No one will argue the fact that there are many areas of practice and factors to consider on one’s quest to becoming a master musician. However, most people are so wrapped up in learning theory, running scales and the like that they forget that much can be accomplished even away from their instrument.
Get Better Away From Your Instrument
Throughout my time as a guitarist, there have been plenty of times, be it traveling or an injury, that has prevented me from practicing with an actual guitar. I have, nevertheless, still been able to find ways of practicing that have not just occupied my time but have actually resulted in improvement. Following are the methods I use to enhance my skills when circumstances dictate a brief hiatus from having a guitar in my hands.
This is a common technique and effective tool used by many people regardless of profession. From musicians to athletes and even business people, the art of visualizing and its positive results have been well documented. Visualizing can include everything from seeing what your final product will be to internalizing tempos and rhythms. My most noticeable gains with this approach are when I run through entire songs in my head while imagining how each movement feels. It’s amazing how well the mind and body can “feel” the imagined movements making it easy to hone in on problem areas and smooth them out in your mind.
2. Draw Diagrams and Notation
A great way of learning the fretboard is to get a book of fretboard diagrams and draw and redraw note names, scales and chords until they are memorized. This technique is especially beneficial when scale degree names are used for drawing scales and chords instead of simply using dots. Knowing where the scale degrees lie is much more revealing than simply memorizing a bunch of dots in a pattern.
3. Practice Clapping or Air Strumming to a Metronome
It’s amazing that one of the most important things that a serious musician can do doesn’t even require an instrument. Having a great sense of time not only speeds up the learning process but also immediately makes you sound professional regardless of the complexity of what is being played. Being able to manipulate the beat also allows for much more expressive playing when you can control where in the beat the notes are landing.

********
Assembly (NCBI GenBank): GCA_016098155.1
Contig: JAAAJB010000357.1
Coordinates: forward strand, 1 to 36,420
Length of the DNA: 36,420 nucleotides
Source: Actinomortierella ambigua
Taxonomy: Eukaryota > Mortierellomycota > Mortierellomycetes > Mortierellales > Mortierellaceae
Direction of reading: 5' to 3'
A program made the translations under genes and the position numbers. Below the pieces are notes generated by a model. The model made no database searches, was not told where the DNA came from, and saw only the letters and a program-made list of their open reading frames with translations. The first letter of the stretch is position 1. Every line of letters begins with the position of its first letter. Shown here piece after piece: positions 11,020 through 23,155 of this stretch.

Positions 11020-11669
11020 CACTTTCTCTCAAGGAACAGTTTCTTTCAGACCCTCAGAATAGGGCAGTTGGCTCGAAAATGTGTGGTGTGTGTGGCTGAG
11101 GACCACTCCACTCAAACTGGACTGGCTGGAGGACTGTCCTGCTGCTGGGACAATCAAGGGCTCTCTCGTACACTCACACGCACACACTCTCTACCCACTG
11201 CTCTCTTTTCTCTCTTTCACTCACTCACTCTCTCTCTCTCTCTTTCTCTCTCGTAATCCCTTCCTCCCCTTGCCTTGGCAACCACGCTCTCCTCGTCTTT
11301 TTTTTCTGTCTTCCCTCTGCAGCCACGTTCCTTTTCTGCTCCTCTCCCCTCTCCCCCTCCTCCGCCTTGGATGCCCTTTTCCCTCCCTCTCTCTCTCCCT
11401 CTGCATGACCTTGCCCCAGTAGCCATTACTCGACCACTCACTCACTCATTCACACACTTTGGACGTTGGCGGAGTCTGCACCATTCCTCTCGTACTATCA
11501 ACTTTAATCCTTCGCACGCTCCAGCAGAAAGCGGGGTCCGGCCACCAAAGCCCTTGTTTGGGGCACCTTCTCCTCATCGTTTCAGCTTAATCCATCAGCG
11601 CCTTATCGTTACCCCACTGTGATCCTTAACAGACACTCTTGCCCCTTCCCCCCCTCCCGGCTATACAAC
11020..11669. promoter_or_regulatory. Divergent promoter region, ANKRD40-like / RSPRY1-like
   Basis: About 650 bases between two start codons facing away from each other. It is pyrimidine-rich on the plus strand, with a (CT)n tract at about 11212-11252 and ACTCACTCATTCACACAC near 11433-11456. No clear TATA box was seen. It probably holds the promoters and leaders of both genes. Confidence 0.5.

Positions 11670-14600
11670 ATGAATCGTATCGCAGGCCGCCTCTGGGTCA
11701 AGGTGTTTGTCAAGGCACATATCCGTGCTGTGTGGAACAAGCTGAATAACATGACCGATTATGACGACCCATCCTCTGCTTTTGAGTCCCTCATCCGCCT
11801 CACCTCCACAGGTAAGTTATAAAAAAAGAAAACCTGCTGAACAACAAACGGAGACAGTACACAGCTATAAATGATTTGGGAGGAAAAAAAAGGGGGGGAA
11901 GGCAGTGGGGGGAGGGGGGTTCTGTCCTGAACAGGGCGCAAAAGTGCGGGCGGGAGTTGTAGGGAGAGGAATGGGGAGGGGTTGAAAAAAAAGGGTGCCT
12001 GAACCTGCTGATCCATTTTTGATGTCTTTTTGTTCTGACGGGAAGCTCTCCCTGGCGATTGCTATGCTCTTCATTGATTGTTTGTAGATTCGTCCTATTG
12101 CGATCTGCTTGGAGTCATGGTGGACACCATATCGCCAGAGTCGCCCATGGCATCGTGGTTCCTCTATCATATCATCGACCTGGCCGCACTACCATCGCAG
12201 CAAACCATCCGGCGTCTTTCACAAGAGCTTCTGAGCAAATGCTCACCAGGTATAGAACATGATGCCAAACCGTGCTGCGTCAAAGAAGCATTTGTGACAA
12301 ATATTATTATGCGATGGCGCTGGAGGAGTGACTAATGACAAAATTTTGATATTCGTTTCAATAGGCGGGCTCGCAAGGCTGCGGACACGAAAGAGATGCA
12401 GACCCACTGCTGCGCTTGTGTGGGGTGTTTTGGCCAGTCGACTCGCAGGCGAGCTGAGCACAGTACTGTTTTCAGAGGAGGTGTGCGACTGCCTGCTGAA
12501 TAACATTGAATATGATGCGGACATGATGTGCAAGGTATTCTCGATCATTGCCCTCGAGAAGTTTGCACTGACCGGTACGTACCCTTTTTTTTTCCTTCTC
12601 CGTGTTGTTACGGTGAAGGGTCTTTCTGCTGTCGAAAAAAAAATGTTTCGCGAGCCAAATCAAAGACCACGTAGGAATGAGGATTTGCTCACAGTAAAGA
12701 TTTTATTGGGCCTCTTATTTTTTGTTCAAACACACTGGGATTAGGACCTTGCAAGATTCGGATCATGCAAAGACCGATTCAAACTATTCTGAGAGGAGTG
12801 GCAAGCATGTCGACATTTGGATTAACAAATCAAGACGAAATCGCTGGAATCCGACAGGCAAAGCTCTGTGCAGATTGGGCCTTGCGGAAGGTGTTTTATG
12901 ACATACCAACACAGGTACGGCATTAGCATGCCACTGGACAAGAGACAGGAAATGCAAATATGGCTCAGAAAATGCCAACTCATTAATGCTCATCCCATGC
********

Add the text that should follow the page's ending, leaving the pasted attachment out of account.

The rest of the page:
4. Active Listening/Ear Training
Oddly enough, the simplest way to improve musicianship while away from your instrument is to actually listen to music. Go figure. By listening, I don’t just mean pop in the latest album from your favorite band and crack a beer but actually train your ear by deciphering what you’re hearing. Analyze the song structure. How many bars in the verse? What is the structure in regards to Verse-Chorus-Bridge, etc? Can you go further and determine the tempo accurately? How about the key of the song? Imagine playing the riffs and visualize the shapes as you do. Also, buy a high quality ear training course and use these extensively. There is no substitute for being able to recognize intervals, chord qualities and the like by ear.
This is an idea that you will unlikely hear anywhere else. Music is much more than technical details. While all of the above are key ingredients to becoming a well rounded musician, they don’t touch on what probably made you choose this profession in the first place. The feel in what you do and the passion in which you do it is as equally important. So sit down and meditate, drink a 6 pack or do whatever you have to do to create a feeling of inspiration. Determine to develop your sound and please yourself. Much can be said on this topic but above all, develop a positive attitude.
Hopefully you’re hungry to try these ideas as soon as possible. However, the next time you have a break from playing be sure to implement these ideas and I guarantee you’ll experience gains even away from your instrument.
“Sometimes you want to give up the guitar, you’ll hate the guitar. But if you stick with it, you’re gonna be rewarded.”
– Jimi Hendrix